The biggest crowds of his nearly three-decade reign thronged Japan's Imperial Palace on Friday to celebrate Emperor Akihito's 83rd birthday on what could be his last such appearance after expressing his desire to abdicate.
It was his first birthday since he announced in August that his advancing age and weakening health mean he may no longer be able to carry out his duties, setting the stage for Japan to prepare for an historic abdication.
The Imperial Palace said some 33,300 people -- the biggest crowd since Akihito ascended to the throne in 1989 -- attended his birthday address, waving small Japanese flags as crowds shouted "Banzai" or "Long live".
Deliberations over his retirement wish are under way in an advisory panel set up by Prime Minster Shinzo Abe in September to study a possible legal mechanism for a royal departure, which currently does not exist.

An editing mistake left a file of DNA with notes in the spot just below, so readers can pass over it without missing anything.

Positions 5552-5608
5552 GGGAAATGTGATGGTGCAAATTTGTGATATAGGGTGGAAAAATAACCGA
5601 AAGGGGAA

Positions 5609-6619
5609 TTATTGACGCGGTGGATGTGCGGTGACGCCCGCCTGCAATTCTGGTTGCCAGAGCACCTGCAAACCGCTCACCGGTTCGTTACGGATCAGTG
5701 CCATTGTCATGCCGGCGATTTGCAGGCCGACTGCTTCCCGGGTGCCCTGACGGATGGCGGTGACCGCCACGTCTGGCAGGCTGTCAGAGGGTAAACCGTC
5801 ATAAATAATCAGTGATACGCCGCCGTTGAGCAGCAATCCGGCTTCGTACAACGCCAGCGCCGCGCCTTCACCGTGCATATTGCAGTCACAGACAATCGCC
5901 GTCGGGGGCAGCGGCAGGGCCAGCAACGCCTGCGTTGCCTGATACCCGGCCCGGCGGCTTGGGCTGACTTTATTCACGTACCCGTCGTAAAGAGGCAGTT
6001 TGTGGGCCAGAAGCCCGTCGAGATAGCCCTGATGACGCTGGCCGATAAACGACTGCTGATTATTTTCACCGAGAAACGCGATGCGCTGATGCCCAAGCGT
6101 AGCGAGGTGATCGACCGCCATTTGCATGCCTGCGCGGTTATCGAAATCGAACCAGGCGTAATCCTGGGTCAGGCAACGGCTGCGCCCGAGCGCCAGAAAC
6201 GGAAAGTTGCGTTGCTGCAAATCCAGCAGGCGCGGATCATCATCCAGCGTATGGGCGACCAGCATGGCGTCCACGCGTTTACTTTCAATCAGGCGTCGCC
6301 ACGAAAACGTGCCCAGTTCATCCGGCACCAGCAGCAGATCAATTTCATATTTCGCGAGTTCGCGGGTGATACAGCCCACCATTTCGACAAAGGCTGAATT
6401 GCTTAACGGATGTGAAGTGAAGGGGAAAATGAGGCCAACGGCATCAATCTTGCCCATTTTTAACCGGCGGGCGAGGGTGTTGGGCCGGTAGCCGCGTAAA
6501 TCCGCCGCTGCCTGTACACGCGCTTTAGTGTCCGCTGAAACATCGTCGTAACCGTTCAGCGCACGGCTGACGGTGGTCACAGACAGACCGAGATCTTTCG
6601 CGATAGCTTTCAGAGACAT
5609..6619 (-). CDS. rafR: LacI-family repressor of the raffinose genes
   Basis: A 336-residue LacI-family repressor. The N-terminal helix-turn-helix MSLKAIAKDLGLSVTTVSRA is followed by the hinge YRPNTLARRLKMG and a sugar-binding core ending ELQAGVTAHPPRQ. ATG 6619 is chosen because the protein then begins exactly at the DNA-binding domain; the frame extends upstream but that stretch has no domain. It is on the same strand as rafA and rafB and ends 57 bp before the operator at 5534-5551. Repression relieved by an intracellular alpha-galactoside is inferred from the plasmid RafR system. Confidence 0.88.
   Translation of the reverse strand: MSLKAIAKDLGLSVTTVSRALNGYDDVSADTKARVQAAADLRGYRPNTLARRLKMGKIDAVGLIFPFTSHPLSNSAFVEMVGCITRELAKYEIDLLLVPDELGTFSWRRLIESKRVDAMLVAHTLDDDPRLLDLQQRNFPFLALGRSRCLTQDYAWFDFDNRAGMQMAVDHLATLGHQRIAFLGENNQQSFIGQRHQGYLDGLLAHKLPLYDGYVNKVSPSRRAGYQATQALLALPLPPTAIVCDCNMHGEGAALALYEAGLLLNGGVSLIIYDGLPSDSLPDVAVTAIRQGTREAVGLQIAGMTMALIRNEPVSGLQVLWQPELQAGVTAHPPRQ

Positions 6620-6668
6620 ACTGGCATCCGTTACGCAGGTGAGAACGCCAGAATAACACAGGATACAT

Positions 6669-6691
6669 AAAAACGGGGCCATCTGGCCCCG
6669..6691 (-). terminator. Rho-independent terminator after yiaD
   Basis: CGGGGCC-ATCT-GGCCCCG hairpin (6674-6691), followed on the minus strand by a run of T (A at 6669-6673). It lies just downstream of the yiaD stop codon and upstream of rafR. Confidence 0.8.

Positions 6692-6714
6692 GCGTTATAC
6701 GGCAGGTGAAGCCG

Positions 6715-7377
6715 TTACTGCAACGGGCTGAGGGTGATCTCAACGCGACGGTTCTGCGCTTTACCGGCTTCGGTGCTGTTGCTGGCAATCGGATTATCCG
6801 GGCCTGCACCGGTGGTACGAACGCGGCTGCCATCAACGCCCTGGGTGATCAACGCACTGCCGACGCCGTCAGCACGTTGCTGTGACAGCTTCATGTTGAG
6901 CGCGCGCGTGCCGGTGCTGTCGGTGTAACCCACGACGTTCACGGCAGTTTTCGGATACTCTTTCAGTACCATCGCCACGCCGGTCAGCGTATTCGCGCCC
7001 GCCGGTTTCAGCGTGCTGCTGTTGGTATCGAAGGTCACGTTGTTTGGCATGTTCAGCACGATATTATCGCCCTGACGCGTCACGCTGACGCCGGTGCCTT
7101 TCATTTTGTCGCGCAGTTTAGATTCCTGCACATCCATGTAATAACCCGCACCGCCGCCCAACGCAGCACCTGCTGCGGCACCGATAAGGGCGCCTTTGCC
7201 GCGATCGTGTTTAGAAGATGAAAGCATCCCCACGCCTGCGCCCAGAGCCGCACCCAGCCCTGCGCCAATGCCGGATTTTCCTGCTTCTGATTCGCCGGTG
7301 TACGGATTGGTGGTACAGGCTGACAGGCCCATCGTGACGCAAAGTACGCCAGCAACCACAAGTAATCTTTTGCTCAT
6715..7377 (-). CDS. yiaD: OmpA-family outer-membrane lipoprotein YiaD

Any eventual move by Akihito to step down, which would see him replaced by his eldest son Crown Prince Naruhito, appears to have wide support, according to recent opinion polls.
Speculation about Akihito's future emerged earlier this year with reports he had told confidantes that he would like to step down in a few years, in what would be the first abdication from the Chrysanthemum Throne in two centuries.
He has keenly embraced the role of symbol of the state imposed after World War II ended. Previous emperors including his father, Hirohito, had been treated as semi-divine.
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